In a letter sent by Chinese dealerships to BMW earlier this week and reviewed by The Wall Street Journal, dealers pressed BMW to set more realistic sales targets, lower wholesale prices and extend grace periods for payment.
BMW set a target sales goal of 500,000 in China this year, a 10 percent increase over 2014, but the new target is seen as unrealistic. “That’s too much. We had bought too many cars last year and many of them are still sitting in our showrooms,” said one of the Chinese dealer executives. When pressed for comments, a BMW spokesperson in China said the company is constantly evaluating the market and economic situation. “We’re in constant dialogue with our dealers,” she said. BMW expects to issue a statement outlining new commercial arrangements with its Chinese dealers, she added.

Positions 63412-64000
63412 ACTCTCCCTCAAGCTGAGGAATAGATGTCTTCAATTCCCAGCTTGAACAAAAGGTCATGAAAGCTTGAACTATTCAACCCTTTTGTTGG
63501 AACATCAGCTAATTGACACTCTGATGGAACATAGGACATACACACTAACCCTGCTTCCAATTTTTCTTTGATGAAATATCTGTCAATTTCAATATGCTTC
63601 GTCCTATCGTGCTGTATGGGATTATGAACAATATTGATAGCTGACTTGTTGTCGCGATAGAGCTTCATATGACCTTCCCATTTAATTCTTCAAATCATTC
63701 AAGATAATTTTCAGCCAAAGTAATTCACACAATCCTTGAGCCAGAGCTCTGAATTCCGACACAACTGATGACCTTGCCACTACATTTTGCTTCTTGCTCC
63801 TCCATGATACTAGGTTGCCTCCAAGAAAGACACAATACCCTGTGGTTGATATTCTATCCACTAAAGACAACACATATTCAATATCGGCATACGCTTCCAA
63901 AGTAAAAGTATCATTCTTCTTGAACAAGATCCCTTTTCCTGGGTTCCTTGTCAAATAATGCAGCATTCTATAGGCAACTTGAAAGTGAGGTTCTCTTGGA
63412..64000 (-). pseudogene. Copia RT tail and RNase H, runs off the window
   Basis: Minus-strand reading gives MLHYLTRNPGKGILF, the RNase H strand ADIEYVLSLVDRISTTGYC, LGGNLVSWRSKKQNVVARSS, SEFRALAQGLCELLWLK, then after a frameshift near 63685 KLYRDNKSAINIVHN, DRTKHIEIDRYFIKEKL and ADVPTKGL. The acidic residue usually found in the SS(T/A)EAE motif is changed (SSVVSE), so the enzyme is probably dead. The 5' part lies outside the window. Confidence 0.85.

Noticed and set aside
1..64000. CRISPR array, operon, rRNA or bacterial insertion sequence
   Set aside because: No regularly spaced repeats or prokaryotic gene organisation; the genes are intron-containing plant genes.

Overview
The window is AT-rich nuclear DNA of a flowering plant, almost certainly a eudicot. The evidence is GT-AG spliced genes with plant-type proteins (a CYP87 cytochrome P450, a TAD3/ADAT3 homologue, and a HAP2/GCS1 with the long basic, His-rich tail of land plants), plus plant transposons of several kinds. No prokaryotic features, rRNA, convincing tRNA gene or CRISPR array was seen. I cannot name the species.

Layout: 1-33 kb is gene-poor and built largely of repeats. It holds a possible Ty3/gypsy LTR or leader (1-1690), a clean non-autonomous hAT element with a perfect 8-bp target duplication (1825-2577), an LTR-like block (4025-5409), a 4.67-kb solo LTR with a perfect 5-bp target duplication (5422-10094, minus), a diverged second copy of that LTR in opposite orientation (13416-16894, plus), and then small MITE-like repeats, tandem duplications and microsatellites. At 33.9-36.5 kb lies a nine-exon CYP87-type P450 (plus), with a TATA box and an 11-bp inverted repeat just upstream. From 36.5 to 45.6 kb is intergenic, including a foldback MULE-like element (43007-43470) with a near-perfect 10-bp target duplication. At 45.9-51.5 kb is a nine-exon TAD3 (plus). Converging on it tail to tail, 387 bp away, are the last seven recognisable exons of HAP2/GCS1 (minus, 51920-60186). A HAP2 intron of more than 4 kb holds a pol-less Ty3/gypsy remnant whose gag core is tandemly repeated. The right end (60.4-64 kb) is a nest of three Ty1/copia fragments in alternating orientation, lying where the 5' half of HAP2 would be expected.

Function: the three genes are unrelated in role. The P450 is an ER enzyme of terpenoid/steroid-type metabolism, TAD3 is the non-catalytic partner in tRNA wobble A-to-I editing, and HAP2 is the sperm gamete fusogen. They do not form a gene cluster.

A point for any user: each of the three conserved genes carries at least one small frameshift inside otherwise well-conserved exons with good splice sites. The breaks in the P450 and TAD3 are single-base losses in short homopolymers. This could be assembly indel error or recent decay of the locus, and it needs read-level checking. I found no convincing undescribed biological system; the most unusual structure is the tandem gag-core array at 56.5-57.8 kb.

In January, BMW agreed to offer about 5.1 billion yuan ($820 million), in subsidies to its dealers in China, but the dealers have mostly used up those subsidies to attract new customers.
The auto market in China has grown only 1 percent in the first quarter, compared to the double-digits growth in the past.
Toyota and Audi, other two important players in the Chinese market, have been facing similar difficulties. Audi has also agreed to pay a package of about 2 billion yuan in incentives to its Chinese dealers, while Toyota disbursed 1.24 billion yuan in subsidies.